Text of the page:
John Biggar.com : Climbing Instructor and Guidebook Author

Ski Touring in Dumfries & Galloway

This page has some brief information about the ski-touring and ski mountaineering possibilities in Dumfries and Galloway in southern Scotland. Flexibility is the most important issue by a long way. You need to get out there as soon as it snows because it never lasts long in the Galloway Hills..! You also need a creative attitude to how much snow is really necessary to ski on (see some of the pictures of Merrick  below)  plus an old pair of skis and skins.

A further piece of advice is to look carefully at the direction the snow has arrived from. So if it has come from the east head to the Moffat or Lowther Hills, if it has come from the west try the Merrick or Cairnsmore of Fleet.

At it's best it can be brilliant. Skiing out down the Kirriereoch burn after descending the steep northwest headwall off the summit of the Merrick.

At it's best it can be brilliant. Skiing out down the Kirriereoch burn after descending the steep northwest headwall (behind the skiers head) off the summit of the Merrick.

 

Moffat Hills

Lowther Hills

Cairnsmore of Carsphairn

Corserine / Rhinns of Kells

The Merrick

Cairnsmore of Fleet

Several of the routes I've skied in Galloway are mentioned in the late Malcolm Slessor's book Scottish Mountains on Ski (West Col 1970). It is optimistically titled Volume 1, but I don't think Volume 2 ever appeared. There are tours on Green Lowther, the traverse of Cairnsmore of Carsphairn and an ascent of Corserine in Dumfries and Galloway as well as some unusual and interesting sounding stuff on Tinto, the Campsies and the Pentlands.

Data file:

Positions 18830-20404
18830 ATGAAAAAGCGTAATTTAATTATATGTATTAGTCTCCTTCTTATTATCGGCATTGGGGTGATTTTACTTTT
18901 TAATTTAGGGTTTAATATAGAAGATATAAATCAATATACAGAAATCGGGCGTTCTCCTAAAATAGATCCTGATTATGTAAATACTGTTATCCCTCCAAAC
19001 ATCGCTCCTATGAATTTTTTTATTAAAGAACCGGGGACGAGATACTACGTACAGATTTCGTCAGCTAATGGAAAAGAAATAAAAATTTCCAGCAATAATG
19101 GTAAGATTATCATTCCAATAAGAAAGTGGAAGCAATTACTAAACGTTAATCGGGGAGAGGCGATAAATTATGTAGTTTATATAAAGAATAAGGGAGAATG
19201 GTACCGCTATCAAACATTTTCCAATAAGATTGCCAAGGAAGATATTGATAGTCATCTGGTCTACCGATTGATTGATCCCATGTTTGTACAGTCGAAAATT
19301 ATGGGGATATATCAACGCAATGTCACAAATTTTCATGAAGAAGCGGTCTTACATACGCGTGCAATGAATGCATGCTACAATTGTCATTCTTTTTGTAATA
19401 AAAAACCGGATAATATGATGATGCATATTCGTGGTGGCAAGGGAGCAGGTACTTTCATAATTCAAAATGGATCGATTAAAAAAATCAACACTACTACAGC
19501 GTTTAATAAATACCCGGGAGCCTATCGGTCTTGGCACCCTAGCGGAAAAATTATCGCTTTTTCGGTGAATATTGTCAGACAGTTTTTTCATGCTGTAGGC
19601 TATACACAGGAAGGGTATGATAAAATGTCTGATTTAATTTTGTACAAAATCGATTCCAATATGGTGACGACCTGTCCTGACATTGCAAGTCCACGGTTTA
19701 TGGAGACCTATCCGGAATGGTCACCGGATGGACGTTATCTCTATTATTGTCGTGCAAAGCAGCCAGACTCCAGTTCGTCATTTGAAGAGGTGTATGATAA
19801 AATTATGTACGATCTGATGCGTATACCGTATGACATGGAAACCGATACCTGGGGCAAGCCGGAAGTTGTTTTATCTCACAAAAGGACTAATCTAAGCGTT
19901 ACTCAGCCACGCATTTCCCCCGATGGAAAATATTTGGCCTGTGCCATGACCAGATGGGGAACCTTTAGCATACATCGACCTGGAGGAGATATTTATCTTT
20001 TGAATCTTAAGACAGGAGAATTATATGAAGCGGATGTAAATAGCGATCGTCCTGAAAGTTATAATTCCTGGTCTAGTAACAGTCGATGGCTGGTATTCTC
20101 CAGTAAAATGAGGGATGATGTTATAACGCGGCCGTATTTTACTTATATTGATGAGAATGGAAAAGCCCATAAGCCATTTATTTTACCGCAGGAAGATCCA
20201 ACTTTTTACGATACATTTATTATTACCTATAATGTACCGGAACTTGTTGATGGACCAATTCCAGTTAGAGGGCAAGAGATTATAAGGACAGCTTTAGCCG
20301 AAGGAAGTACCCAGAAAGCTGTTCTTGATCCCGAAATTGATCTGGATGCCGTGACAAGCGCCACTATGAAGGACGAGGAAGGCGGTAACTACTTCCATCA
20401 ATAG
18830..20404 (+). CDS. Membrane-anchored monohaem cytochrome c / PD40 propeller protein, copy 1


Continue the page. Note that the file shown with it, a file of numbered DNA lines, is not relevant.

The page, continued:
Malcolm Slessor's book Ski Mountaineering in Scotland includes tours on Green Lowther, the traverse of Cairnsmore of Carsphairn and an ascent of Corserine.

 


Moffat Hills

Probably the most reliable for snow on easterly weather, they also have good short grass so less cover is needed. We've done tours from the A701 road at the top of the Devils Beeftub to the top of Hart Fell (808m), and along the hills on the south side of Moffat Water.

 


Lowther Hills

The area around the A702 at the Dalveen Pass is good and easily accessible, with steep grassy slopes requiring fairly small amounts of snow to become skiable. The high roads around the villages of Leadhills and Wanlockhead provide easy access to the highest summits as well, although the terrain is a bit more rolling.

Lowther Hills from the south, under snow (there's even a  full depth slab avalanche in the centre of the picture.!).

Lowther Hills from the south, after heavy snowfall (there's even a full depth slab avalanche in the centre of the picture.!).

Myself and Kenny Livingston skiing back down to the Dalveen pass in excellent conditions in March 2010.

Myself and Kenny Livingston skiing back down to the Dalveen pass from Lowther Hill. Excellent conditions in March 2010.

and the last turns back to the road at the Dalveen Pass.

.....and the last turns back to the road at the Dalveen Pass.

 


Cairnsmore of Carsphairn